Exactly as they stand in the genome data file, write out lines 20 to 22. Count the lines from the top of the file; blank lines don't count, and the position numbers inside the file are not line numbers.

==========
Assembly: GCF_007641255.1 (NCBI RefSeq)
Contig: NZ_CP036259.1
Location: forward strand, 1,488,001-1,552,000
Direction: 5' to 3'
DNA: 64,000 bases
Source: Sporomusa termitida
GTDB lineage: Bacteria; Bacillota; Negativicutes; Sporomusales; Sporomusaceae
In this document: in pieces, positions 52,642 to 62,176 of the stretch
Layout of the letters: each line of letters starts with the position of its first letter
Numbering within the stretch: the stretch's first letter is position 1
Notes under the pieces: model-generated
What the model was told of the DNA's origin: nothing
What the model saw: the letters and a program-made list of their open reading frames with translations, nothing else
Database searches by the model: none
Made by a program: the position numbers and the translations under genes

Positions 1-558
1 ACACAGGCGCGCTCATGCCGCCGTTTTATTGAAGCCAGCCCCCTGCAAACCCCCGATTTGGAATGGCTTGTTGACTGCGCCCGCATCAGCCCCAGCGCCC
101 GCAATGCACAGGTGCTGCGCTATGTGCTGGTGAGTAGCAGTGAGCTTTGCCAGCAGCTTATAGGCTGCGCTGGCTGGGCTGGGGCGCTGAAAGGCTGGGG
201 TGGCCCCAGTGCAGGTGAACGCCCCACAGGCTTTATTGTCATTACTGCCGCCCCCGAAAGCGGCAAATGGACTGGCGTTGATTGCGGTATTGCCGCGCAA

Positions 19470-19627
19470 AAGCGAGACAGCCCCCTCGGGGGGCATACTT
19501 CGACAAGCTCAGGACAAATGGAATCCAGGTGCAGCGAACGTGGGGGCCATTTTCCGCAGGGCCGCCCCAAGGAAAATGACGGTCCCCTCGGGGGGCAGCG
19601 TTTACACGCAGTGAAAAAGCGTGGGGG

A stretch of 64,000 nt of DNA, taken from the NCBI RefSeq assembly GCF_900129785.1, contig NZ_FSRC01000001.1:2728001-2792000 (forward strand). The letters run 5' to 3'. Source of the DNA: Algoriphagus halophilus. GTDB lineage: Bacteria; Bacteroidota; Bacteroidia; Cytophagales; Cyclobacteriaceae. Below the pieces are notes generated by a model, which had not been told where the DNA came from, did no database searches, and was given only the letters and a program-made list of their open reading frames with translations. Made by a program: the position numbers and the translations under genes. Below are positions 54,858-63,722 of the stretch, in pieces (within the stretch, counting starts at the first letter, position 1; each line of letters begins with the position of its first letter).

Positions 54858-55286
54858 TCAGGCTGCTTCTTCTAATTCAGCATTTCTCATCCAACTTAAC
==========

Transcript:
Positions 19470-19627
19470 AAGCGAGACAGCCCCCTCGGGGGGCATACTT
19501 CGACAAGCTCAGGACAAATGGAATCCAGGTGCAGCGAACGTGGGGGCCATTTTCCGCAGGGCCGCCCCAAGGAAAATGACGGTCCCCTCGGGGGGCAGCG